Ableism and “Adulting”

I hate that word and that concept. This idea that you have to do certain things to be an “adult”, or that you’ve reached a higher level of “adulting” skills by doing things like purchasing a house, paying bills on time, getting a promotion, doing chores, scheduling appointments, etc.


These concepts are all ableist. There. I said it. If you use this terminology, you’re engaging in ableist behaviors. We’ve all done it, and honestly, it’s time to stop.


We’ve all had the posts, the memes come up in our news feeds:
“Cleaned the house today. #adulting”
“Scheduled an appointment today! #adulting”
“Just bought my first house! #adulting”
The list goes on and on.


Think about it. For a disabled person, some things that we consider “adulting” are difficult or impossible things for many of us to achieve. Many disabled individuals are on some kind of disability-based income and rely on social services to help, so the idea of “leveling up” or “adulting” by getting a career or a promotion or even purchasing a home are entirely out of our reach. Many of us struggle with just managing our disabilities, our illnesses, or even getting up in the morning. Many more of us look at able-bodied adults and wish that we had that ability, that drive, that level of energy, and are devastated that we don’t.


Take, for instance the “adulting” idea of scheduling a doctor’s appointment. I have some cognitive issues, and I’m constantly overwhelmed by stress. I also have a lot of doctor’s appointments that I have to try and remember to schedule. Often, my wife will help by scheduling my appointments or following up with them. I’ve had people comment that I’m an “adult” and should do these things myself. BUT with my disabilities, and my stress levels from my job, I often have to take my lunch breaks to deal with my physical needs, instead of scheduling or following up with an appointment. My wife doesn’t have the same physical disabilities that require her to take her lunch break to rest, calm her trauma, test blood sugars, manage medications, etc. So by taking on that small act, it allows me more time to take care of my body and relieves a great deal of stress.


When you insinuate that doing certain things without help is “adulting”, you’re suggesting that those of use that are disabled are dependents, burdens, or children. Sometimes we may even read that as we are worthless because we need help with basic tasks.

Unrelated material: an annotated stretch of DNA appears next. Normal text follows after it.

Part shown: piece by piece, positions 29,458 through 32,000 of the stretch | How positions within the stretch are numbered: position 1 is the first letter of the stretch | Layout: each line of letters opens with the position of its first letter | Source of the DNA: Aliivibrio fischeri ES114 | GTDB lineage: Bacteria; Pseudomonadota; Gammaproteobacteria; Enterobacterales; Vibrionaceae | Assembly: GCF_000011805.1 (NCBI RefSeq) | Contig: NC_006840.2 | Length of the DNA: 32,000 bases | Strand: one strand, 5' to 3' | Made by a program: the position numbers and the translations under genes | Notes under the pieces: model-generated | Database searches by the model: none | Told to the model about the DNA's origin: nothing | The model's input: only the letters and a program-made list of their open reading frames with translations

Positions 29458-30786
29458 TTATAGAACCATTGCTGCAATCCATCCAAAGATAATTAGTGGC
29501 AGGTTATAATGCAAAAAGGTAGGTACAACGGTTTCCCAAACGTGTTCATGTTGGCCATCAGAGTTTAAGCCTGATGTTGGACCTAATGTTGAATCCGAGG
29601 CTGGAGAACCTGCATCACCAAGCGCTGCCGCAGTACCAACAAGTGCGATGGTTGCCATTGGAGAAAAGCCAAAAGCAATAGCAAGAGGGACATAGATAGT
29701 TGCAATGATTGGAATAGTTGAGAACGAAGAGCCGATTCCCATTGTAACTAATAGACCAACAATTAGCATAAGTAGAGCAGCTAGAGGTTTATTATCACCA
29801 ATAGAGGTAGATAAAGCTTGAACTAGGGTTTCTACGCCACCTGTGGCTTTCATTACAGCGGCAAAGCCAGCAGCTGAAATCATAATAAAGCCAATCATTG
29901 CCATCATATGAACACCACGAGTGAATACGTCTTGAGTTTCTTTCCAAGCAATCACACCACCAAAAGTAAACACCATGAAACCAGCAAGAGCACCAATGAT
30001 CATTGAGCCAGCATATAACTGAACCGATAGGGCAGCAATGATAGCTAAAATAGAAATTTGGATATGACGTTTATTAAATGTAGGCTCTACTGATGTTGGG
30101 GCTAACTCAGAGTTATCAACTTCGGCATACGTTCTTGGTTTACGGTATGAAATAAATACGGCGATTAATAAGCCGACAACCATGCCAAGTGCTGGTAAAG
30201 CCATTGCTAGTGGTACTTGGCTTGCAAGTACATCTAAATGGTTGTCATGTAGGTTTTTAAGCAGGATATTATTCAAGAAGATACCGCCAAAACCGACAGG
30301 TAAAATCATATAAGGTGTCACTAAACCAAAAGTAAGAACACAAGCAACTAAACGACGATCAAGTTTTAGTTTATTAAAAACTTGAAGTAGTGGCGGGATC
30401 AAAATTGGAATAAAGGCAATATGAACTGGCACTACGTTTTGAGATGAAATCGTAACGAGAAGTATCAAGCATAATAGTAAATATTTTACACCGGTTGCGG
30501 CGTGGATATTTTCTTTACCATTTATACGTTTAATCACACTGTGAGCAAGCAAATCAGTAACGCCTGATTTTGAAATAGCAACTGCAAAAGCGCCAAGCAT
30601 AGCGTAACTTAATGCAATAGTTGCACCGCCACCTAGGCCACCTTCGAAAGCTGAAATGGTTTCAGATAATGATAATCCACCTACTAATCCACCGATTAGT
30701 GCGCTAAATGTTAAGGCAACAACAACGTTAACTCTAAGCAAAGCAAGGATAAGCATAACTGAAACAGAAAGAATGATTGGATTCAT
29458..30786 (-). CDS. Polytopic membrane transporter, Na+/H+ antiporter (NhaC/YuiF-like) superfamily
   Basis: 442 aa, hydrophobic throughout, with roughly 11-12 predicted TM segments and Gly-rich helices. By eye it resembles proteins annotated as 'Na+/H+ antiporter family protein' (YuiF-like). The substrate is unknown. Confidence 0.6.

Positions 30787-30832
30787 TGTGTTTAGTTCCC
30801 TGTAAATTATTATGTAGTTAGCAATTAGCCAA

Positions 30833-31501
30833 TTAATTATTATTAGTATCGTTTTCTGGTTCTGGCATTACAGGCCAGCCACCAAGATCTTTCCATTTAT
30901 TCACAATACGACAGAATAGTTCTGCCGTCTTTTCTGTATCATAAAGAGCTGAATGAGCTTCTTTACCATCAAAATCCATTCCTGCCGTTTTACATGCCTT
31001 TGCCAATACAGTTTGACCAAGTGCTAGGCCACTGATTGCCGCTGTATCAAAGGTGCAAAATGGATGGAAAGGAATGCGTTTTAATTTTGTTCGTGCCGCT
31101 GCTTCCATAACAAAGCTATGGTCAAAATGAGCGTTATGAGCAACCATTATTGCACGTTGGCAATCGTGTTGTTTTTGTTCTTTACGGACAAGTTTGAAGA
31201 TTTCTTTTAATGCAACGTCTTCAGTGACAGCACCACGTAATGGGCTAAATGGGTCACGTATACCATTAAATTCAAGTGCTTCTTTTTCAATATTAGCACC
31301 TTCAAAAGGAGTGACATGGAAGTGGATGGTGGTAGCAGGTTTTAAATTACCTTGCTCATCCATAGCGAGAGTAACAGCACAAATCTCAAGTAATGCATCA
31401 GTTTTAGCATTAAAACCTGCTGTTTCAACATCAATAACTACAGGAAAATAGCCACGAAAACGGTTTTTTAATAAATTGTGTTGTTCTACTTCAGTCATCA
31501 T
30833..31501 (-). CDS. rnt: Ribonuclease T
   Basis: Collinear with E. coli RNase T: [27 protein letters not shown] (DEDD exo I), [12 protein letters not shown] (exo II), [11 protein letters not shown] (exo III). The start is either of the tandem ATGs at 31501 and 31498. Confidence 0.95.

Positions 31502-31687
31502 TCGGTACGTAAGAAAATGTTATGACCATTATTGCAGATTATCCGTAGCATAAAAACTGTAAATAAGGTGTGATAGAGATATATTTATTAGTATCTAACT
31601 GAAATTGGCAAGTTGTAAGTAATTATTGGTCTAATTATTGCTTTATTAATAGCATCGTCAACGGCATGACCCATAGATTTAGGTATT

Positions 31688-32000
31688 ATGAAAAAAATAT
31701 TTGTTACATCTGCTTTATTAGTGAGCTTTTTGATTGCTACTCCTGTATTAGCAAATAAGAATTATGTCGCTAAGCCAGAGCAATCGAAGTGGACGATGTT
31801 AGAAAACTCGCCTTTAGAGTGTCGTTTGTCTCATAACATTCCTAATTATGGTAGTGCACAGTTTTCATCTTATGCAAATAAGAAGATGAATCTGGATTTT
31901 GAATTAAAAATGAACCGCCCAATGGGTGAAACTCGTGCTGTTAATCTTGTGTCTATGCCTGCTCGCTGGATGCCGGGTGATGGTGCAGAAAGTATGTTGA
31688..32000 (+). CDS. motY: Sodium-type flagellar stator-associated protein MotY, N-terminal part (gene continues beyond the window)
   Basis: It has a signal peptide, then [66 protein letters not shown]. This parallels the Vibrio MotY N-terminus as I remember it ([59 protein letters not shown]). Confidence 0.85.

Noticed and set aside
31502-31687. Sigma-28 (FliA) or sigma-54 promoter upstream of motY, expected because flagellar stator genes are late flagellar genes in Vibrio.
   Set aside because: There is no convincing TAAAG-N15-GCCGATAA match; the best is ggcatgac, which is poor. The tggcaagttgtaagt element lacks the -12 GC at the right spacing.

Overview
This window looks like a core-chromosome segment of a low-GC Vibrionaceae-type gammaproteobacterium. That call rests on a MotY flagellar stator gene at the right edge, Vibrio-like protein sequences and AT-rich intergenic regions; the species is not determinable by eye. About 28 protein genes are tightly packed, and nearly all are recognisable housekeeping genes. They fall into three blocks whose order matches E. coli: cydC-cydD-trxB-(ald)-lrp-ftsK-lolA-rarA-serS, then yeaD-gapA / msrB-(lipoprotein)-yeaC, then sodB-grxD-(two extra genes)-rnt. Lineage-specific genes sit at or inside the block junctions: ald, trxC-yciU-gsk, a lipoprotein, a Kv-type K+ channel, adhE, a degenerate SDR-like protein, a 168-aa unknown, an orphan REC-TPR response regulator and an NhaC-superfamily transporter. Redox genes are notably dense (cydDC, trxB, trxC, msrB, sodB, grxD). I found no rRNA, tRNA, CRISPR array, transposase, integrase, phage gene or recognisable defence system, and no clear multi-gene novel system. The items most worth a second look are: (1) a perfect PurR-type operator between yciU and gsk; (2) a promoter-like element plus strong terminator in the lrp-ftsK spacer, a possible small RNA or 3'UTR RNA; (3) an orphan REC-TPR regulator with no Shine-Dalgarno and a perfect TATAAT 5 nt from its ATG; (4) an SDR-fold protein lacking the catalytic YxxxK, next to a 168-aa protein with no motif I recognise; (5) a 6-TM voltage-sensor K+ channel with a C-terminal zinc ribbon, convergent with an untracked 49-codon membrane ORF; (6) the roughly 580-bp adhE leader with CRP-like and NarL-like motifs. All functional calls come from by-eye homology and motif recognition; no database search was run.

I will never be able to buy a home because I am strapped down with medical bills, and medication needs that total hundreds of dollars a month. On top of the financial burdens, I don’t have the energy to work a job that may require extended work days or take on multiple jobs. And I’m not the only one. I have many days that I struggle with my disability to the point that I am relatively inactive or need to rest for long periods. I WANT to be successful, but some days I have to measure success by whether or not I’m able to put on pants.


Please remember that those of us with disabilities are adults too, regardless of what our bodies or minds are able to do. Our needs, wants, wishes, and goals are valid and matter. We might need extra help to perform certain tasks, but that doesn’t make us less of an adult.


I know that so many aren’t trying to offend when they say they’re “adulting”. But imagine what your disabled friends and family feel when they can’t achieve the same goals simply because of their condition. Trust me, we didn’t ask to be disabled. Imagine how your disabled friend reads into you saying that you’re “adulting” when you get a promotion and then purchase a home or a new vehicle, and they’re stuck in their shitty apartment that they can barely pay for on their limited income. Depending on their disability, imagine what they see when you talk about “adulting” when they can’t even put on pants without assistance. Can’t get out of bed. Can’t leave their home. Can’t live without assistance.


Trust me when I say we often feel left out, overlooked, and treated like children. When we’re not. Many of us are going through physical limitations that you could not imagine. We have pain and fatigue that you will never experience. We have traumas that are sometimes unsurpassable.


If you take anything away from this post, please take away this. Be kind. Celebrate your success, we all want to see the fantastic things you can do (and we are genuinely happy for you). There is nothing wrong with you being successful. BUT please be MINDFUL of the way you word things and how you approach your posts and conversations. Even though we may not say anything, we see your posts, celebrate your success, and are hurt inside because we live in a world where being disabled means that we may never have the same success or even the same human rights as you.

This is how Baymax feels when you use the word “adulting”.

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